The summer months. This is typically the time when you realize you want to spend more hours outdoors. The nights are warm, the stars and fireflies are out. But just as you fully immerse yourself in summer, the nights begin to cool.
This is the perfect time of year to invest in a fireplace or fire pit to extend your time outdoors. Fire adds a warmth and a glow that can’t be beat.
Deciding between fire pits vs fireplaces is an important decision when creating the perfect outdoor room that extends your summer days and nights with light and relaxation.
But these two types of fire features have clear and vital differences to consider when planning your exterior spaces.
First Thing’s First:
What Are Your Entertainment Goals?
A fire pit provides a 360-degree view of fire and that cozy feeling of warmth and enjoyment for five or more people. It produces a campfire-like environment. Think storytelling, laughter and s’mores.
And since it’s low to the ground, a fire pit won’t draw away from a spectacular view.
But if you’re in a windy spot, it could be more difficult to light and enjoy.
A fireplace, on the other hand, creates a cozy, romantic feeling of warmth for an intimate group of one to four people. Its height and mass becomes an amazing focal point in your backyard with the opportunity for decorative elements.
Since a fireplace is enclosed, it can be enjoyed in windy conditions, even serving as a windbreak to protect guests.
Materials And Portability
If you’re looking for design flexibility, a fire pit may be the way to go. It can be as simple as a circular, steel ring that is sunk into the ground or a sunken hole with a small wall built around it, surrounded by gravel or a patio.
The end result all depend on how rustic you want your fire pit to look.
There’s more versatility and flexibility with a fire pit—you can have a super informal setting or one that has more structure with built-in seating on a stone wall.
A fire pit can be placed almost anywhere in a yard of any size without a lot of additional planning. Usually, families with children, especially teenage children, love to incorporate fire pits into their landscapes.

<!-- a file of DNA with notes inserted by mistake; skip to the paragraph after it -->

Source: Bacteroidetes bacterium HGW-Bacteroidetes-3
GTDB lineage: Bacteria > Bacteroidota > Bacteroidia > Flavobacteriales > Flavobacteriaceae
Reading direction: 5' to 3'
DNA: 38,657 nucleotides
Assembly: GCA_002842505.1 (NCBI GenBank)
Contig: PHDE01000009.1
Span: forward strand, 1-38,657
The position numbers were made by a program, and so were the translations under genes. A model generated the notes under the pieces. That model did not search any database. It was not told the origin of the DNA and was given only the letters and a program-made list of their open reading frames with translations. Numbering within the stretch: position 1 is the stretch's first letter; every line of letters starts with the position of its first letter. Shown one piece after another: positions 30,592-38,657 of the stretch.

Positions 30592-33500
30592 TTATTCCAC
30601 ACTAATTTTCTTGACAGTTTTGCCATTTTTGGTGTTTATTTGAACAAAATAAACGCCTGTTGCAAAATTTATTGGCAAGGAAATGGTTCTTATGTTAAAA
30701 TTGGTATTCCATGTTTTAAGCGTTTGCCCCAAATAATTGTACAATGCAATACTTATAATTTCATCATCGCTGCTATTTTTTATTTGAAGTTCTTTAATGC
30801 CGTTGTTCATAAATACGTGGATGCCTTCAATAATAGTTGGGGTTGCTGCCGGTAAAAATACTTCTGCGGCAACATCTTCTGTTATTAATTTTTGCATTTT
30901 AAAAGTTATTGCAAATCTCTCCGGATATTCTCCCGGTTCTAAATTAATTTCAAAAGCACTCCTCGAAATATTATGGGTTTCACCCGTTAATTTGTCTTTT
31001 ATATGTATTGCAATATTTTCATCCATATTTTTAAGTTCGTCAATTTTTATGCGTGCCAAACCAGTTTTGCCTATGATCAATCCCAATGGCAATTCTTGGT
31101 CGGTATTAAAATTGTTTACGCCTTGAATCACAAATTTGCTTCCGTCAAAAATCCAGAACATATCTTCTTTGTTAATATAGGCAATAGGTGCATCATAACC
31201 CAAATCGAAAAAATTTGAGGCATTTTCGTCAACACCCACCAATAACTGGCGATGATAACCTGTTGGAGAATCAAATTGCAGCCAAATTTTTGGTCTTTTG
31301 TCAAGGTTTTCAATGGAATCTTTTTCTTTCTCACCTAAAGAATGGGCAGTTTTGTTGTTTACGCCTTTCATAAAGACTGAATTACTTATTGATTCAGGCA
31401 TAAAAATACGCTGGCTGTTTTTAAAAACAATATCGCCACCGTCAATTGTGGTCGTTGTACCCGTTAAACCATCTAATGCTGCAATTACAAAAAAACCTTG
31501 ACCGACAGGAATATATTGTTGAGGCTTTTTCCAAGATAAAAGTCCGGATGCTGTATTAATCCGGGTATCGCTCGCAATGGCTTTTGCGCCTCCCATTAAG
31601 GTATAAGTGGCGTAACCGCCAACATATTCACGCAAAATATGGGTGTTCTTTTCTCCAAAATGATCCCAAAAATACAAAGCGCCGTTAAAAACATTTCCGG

For homeowners who are more attached to their outdoor design, a fireplace might better fill the bill. A fireplace is typically designed so that it meshes with your overall home and landscape. So the materials used can range from brick to stone to marble to tile—whatever works best in your particular setting and for your particular needs.
A fireplace is certainly more permanent in that it is a large structure in the landscape. Installation time on a fire pit can be a couple of hours or less than a day—maybe one to two days if there is a wall or seating built around it.
A fireplace, on the other hand, will take at least one week to install in most cases. Usually, when installing fireplaces, we’re installing something else to go with it, whether that’s a stone patio, additional stone seating or other accessories.
When someone adds a fireplace to his or her landscape, it becomes part of an outdoor room—a true extension of the home that the family members can use more throughout the year. Fireplaces tend to be more formal and considered adult entertainment spaces. Think dinner and then cocktails by the fireplace.
The Ultimate Cost Differences
A fire pit offers that party outdoors feel that is simple to install and incorporate into any yard. It can cost as little as a couple hundred dollars for a basic model to upwards of $5,500 to $9,500 with a nice stone wall.
Fireplaces have become that iconic symbol that means home to many people.
A working fireplace can change a party’s atmosphere to something more intimate or formal. But because of the stone and other accessories, such as seating, walls and patios, that could be involved, as well as installation time, a fireplace can cost roughly $5,500 to $10,000.
The Burning Question For Both Fire Pits And Fireplaces: Gas Versus Wood?
When it comes to how you heat your fire pit or fireplace, your choices are gas versus wood. Wood burning fire features are cheaper and take less planning in the design and installation process.
Gas does add some cost to the equation because instead of an open pit with a grate, we have to run a gas line and install a burner, as well as make sure its venting properly so the smoke and fumes are exiting properly.
Though the added labor is minimal, gas does add some cost. We usually have a licensed gas contractor run a gas line from the meter to the fire pit or fireplace if it is hard plumbed. this can cost an additional $900 to $1,800, depending on the size and length of the run.
Adding A Little Fire To Your Outdoor Space
Fire pits and fireplaces offer a bevy of great benefits for your outdoor spaces—from added outdoor light and warmth in the evening hours to wonderful outdoor structure and adornment to great gathering places for outdoor entertainment.
Having a hard time deciding on which fire feature you want in your yard?
Families with teenagers who like to entertain and have the space have even installed fireplaces in their outdoor rooms for intimate adult gatherings and then fire pits in other locations of the yards for the teenagers to enjoy. Whatever your choice,
Outback Landscape can help you create a versatile, functional and aesthetically pleasing fire feature design to fit your specific space.
Contact our design experts at 208-656-3220 or fill out the contact form to set up a no-obligation meeting with one of our team members. In the meantime, for more landscape tips, be sure to subscribe to our blog.